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JOURNAL ARTICLE

Sex differences in neuromuscular function after repeated eccentric contractions of the knee extensor muscles

Andrea Lee, Jake Baxter, Claire Eischer, Matt Gage, Sandra Hunter, Tejin Yoon
European Journal of Applied Physiology 2017, 117 (6): 1119-1130
28432420

PURPOSE: This study examined the mechanisms for force and power reduction during and up to 48 h after maximal eccentric contractions of the knee extensor muscles in young men and women.

METHODS: 13 men (22.8 ± 2.6 years) and 13 women (21.6 ± 2.2 years) performed 150 maximal effort eccentric contractions (5 sets of 30) with the knee extensor muscles at 60° s-1 . Maximal voluntary isometric contractions (MVIC) and maximal voluntary concentric contractions (MVCC) were performed before and after the 150 eccentric contractions. The MVCCs involved a set of two isokinetic contractions at 60° s-1 and sets of isotonic contractions performed at seven different resistance loads (1 N m, 10, 20, 30, 40, 50, and 60% MVIC). Electrical stimulation was used during the MVICs and at rest to determine changes in voluntary activation and contractile properties.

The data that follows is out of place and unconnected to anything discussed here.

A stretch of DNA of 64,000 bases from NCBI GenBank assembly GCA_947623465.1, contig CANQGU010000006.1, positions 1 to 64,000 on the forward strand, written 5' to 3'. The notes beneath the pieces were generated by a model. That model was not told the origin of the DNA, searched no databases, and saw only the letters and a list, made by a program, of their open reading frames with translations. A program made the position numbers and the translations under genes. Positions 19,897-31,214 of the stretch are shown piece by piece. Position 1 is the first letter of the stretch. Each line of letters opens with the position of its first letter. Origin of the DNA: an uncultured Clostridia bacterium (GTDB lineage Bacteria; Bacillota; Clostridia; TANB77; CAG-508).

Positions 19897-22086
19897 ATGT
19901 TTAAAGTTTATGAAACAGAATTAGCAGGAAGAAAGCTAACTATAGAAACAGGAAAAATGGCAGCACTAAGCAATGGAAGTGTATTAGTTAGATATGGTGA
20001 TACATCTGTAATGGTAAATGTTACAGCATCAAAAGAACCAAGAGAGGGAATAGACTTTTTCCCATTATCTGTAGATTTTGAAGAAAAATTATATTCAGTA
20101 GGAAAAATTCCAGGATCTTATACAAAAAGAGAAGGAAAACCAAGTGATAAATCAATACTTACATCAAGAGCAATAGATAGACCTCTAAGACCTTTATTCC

RESULTS: At baseline, men were stronger than women (MVIC: 276 ± 48 vs. 133 ± 37 N m) and more powerful (MVCC: 649 ± 77 vs. 346 ± 78 W). At termination of the eccentric contractions, voluntary activation, resting twitch amplitude, and peak power during concentric contractions at the seven loads and at 60° s-1 decreased (P < 0.05) similarly in the men and women. At 48 h post-exercise, the MVIC torque, power (for loads ≥20-60% MVIC), and voluntary activation remained depressed (P < 0.05), but the resting twitch had returned to baseline (P > 0.05) with no sex differences.

CONCLUSION: Central mechanisms were primarily responsible for the depressed maximal force production up to 48 h after repeated eccentric contractions of the knee extensors and these mechanisms were similar in men and women.

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